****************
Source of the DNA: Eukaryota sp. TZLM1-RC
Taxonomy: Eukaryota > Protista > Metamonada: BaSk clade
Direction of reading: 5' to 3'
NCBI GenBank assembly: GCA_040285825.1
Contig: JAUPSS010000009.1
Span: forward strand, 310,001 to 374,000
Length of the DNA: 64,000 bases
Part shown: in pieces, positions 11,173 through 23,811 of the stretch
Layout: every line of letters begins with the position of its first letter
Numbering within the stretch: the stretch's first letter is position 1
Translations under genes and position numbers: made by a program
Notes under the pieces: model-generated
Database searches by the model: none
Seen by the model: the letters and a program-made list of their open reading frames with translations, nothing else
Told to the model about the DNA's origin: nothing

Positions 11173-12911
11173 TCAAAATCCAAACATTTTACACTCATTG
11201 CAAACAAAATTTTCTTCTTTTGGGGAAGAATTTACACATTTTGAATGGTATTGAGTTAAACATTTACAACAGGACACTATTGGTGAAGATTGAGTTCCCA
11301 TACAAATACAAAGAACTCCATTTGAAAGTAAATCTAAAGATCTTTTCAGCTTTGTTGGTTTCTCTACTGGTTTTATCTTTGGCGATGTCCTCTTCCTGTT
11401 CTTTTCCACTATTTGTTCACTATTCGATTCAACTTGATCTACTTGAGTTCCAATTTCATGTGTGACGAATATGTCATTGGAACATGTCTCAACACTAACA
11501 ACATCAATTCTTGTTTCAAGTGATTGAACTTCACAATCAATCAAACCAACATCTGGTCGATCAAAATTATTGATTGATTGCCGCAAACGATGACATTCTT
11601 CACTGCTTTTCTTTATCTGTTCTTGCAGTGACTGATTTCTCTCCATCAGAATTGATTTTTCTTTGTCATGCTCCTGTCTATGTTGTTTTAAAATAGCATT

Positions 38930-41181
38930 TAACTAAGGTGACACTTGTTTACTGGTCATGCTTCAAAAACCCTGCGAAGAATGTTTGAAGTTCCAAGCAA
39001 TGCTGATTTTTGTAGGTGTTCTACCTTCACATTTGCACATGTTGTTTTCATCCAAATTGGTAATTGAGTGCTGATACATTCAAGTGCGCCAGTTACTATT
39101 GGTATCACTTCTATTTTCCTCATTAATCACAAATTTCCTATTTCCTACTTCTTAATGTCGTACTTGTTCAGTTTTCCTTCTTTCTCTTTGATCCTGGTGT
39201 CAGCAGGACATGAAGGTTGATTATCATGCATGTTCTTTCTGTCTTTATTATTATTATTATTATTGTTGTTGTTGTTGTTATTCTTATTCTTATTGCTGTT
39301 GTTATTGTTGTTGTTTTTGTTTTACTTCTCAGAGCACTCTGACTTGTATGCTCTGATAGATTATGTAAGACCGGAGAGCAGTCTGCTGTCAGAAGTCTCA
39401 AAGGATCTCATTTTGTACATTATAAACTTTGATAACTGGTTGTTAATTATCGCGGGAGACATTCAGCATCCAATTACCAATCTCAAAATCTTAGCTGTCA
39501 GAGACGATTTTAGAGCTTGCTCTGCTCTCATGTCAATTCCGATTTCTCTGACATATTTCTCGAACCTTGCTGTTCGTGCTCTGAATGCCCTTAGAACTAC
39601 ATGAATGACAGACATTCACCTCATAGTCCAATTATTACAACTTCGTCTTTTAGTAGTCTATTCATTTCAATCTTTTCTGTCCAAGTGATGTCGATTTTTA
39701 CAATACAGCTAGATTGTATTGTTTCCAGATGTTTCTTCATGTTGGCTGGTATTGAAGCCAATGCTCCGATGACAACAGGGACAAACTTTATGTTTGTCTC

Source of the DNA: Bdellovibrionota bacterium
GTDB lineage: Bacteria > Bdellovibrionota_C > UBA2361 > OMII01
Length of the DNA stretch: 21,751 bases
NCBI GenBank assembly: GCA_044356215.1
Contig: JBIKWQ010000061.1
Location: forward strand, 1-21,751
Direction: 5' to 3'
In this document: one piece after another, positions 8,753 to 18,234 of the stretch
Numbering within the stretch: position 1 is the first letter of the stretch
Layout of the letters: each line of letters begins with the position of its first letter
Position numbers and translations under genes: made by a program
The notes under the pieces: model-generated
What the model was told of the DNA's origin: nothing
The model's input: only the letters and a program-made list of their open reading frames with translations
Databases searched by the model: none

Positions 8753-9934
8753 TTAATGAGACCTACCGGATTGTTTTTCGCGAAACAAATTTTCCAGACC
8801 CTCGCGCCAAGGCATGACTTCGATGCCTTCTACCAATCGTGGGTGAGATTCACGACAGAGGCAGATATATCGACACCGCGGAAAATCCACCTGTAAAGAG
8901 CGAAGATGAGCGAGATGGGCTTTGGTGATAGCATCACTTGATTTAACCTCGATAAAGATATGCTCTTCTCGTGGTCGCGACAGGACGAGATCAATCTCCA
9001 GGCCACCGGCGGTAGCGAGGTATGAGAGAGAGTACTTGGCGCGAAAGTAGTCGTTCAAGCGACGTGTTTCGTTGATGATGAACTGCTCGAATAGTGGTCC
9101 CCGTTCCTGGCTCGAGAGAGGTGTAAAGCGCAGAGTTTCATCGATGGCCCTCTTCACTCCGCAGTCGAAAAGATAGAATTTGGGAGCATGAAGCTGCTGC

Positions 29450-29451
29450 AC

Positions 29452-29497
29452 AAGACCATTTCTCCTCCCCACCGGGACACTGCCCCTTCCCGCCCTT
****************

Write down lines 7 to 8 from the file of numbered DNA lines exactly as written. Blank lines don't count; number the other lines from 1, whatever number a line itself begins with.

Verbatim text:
Length of the DNA: 64,000 bases
Part shown: in pieces, positions 11,173 through 23,811 of the stretch